Remember when Elizabeth Warren was silenced while trying to read a letter from civil rights leader Coretta Scott King? She was warned. She was given an explanation. But—to quote Senate Majority Leader Mitch McConnell—"nevertheless, she persisted (opens in new tab)."
It's this image of a woman forging ahead despite opposition from men that is the essential definition of feminism. One that has—despite all the sexism in Hollywood—been played out on screen for decades. Take The Mary Tyler Moore Show. When the beloved sitcom debuted in 1970, being a single, 30-something professional woman was revolutionary. Amazingly, this show went on to address equal pay, birth control, pre-marital sex (gasp!), and many more then-taboo topics that cemented Moore as a feminist (and television) icon.
The fact that similar issues are still topical today? Well, it's certainly worrisome, but we're ready to keep up the good fight. In honor of Warren, Moore, and all the amazing other women leading the charge, this is TV's new squad of feminists.
Offred, 'The Handmaid's Tale'
Moore might have started a sartorial revolution simply by wearing pants, but Elisabeth Moss' character in The Handmaid's Tale (opens in new tab) is part of a literal revolution. The Handmaid's Tale is set in present-day USA, only the country's been taken over by a religious extremist military dictatorship which has stripped women of their rights. Offred is captured, separated from her daughter, and forced into sex slavery—but she never stops fighting against the terrifying new regime (and never gives up the hope that she'll reunite with her child). If the new administration has inspired activism in you for the first time, Offred's fight will keep that rage fire burning.
Premieres Wednesday, April 26 on Hulu.
Joan Crawford, 'Feud: Bette and Joan'
What happens to an actress after she reaches a certain age? If you believe Hollywood, women over fifty simply disappear into, like, a cave (or something) and five years later emerge with a chic new haircut and glamorous new wardrobe, ready to play grandmothers. Their male counterparts? Why, they continue to seduce twenty-something starlets, naturally. As appalling as this reality is, it used to be even worse—as we'll see in Ryan Murphy's new anthology series (opens in new tab)Feud (opens in new tab). The show chronicles the relationship of notorious rivals Joan Crawford and Bette Davis' as they made What Ever Happened to Baby Jane?—a project the fifty-something Crawford put into motion after realizing she wasn't going to get any more substantial roles unless she created them for herself. Inspired? Same.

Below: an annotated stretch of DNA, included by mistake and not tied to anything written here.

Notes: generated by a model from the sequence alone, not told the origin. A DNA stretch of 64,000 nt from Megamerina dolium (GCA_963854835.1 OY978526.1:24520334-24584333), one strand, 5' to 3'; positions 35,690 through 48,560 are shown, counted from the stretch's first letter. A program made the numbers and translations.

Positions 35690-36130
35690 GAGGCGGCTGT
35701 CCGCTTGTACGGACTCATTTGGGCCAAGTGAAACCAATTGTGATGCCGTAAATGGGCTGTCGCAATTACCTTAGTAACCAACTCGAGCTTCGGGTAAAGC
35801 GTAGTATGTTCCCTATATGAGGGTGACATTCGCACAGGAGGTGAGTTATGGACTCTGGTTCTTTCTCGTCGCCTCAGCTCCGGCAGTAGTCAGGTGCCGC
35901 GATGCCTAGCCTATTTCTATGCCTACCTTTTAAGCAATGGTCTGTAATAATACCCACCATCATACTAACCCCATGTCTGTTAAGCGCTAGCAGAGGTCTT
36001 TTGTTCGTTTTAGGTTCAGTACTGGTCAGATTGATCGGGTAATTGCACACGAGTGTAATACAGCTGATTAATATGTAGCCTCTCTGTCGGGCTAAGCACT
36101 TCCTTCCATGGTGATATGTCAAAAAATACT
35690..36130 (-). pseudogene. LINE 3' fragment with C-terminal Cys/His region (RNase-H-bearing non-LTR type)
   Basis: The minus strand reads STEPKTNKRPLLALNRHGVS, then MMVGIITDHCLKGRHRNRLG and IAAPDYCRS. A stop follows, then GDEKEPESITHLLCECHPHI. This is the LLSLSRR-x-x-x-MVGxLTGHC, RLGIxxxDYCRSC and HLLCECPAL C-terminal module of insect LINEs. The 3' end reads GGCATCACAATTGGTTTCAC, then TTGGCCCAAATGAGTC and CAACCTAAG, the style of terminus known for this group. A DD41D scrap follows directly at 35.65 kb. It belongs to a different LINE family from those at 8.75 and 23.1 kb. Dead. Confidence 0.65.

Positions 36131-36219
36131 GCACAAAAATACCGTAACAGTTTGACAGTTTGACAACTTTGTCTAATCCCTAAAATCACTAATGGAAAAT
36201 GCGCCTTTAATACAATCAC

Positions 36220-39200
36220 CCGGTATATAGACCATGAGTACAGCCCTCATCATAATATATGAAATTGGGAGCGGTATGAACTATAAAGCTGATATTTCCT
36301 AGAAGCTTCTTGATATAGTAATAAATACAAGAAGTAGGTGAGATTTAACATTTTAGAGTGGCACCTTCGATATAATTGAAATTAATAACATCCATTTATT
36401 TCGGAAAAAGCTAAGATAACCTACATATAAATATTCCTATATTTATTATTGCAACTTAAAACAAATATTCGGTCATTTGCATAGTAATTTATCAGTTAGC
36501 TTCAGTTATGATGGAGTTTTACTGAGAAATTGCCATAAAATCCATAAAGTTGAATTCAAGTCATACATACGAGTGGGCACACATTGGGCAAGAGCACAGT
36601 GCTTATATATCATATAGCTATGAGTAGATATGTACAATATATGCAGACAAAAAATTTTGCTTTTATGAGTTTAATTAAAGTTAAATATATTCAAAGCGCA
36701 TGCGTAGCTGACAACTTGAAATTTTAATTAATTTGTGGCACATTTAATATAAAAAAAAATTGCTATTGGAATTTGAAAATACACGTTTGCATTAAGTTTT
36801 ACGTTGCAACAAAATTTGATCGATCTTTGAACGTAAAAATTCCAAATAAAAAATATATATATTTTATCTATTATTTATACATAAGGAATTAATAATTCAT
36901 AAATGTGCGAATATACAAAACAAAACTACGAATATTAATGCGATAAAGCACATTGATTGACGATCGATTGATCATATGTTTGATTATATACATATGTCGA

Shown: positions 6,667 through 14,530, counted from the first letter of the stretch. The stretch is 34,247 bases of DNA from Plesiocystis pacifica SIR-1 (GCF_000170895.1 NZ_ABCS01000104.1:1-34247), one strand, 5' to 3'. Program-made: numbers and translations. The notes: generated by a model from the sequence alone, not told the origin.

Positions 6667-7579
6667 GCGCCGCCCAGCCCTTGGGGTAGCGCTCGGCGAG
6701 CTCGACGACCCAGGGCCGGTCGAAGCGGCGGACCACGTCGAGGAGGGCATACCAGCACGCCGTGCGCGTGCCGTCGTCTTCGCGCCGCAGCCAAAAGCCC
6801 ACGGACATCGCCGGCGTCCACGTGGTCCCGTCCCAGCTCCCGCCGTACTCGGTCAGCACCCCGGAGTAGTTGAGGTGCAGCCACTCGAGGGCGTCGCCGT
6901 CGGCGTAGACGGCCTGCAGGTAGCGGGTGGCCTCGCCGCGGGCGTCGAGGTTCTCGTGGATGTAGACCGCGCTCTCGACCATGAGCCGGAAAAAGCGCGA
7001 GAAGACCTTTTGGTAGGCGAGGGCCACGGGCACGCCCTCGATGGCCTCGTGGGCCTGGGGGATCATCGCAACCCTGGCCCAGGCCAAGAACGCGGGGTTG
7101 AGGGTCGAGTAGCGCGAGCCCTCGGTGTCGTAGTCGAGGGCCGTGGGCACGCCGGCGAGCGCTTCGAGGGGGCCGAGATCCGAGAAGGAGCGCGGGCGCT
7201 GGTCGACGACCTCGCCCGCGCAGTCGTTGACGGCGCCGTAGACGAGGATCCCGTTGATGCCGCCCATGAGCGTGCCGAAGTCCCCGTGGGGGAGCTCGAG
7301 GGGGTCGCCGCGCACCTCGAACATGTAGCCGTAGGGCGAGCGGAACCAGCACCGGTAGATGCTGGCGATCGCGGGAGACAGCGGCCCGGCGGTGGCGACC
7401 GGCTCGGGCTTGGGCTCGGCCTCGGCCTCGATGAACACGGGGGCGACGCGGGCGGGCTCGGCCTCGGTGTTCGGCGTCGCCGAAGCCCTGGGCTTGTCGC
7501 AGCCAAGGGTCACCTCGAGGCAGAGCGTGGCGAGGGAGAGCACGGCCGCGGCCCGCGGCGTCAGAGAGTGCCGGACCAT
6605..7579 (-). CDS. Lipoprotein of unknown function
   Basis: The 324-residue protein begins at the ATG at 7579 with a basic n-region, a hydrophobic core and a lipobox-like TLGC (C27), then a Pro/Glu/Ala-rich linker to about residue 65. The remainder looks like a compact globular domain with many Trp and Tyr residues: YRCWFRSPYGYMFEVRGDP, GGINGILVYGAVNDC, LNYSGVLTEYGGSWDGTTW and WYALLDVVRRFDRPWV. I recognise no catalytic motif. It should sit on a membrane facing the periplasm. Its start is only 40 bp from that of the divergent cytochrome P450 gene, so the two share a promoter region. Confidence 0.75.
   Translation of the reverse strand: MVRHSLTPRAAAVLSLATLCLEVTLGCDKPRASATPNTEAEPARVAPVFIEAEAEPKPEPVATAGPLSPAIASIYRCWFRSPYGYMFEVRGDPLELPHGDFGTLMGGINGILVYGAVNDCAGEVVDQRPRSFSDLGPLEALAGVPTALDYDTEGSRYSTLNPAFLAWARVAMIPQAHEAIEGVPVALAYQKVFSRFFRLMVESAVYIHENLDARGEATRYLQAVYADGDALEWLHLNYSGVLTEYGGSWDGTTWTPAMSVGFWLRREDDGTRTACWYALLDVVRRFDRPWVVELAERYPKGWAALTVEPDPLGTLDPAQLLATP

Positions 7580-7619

Premieres Sunday, March 5 at 10 p.m. on FX.
Roma Guy, 'When We Rise'
Oscar winner Dustin Lance Black's miniseries about the gay rights movement follows the lives of three prominent LGBT activists through nearly five decades, including women's rights warrior Roma Guy. Played by Emily Skeggs and Mary-Louise Parker, Guy has dedicated her life to fighting for social justice and improving the lives of women through policy on homelessness, public health, poverty, immigrant rights, and more. We should all take a leaf (or several leaves) from her book.
Premieres Monday, Feb. 27, at 9 p.m. on ABC.
Betty and Veronica, 'Riverdale'
The blonde and brunette rivals for Archie's affection should be natural enemies, but this CW adaptation of the classic comic thinks girl-on-girl hate is kind of boring. In fact, the two super-smart teenagers realize they work best as a team, because pitting women against other women is so tired. Instead of wasting their energy competing as frenemies, they spend an early episode taking down a ring of slut-shaming jocks.
Airs Thursdays at 9 p.m. on The CW.
Lydia, Penelope, and Elena Alvarez, 'One Day At a Time'
Three generations of women lead this 2017 reboot of Norman Lear's classic feminist sitcom, which tackles race, gender, sexuality and other very serious issues in a truly delightful way. This time, the newly separated single mother is a Cuban-American war vet struggling with depression, and the show's first season touches on everything from the struggle for veterans to obtain quality healthcare, to the gender pay gap—along with a beautiful coming-out story. Every lady on this show is a hero for you to girl-crush on. Or feminist crush, as the case may be.
Available now on Netflix.
Jean Bentley is an entertainment reporter who has written about television for Marie Claire, E! News, Mashable, Nerdist, MTV, Entertainment Weekly, and many more. She loves Law & Order: SVU so much that her cat is named Olivia Benson (before Taylor Swift, thankyouverymuch).
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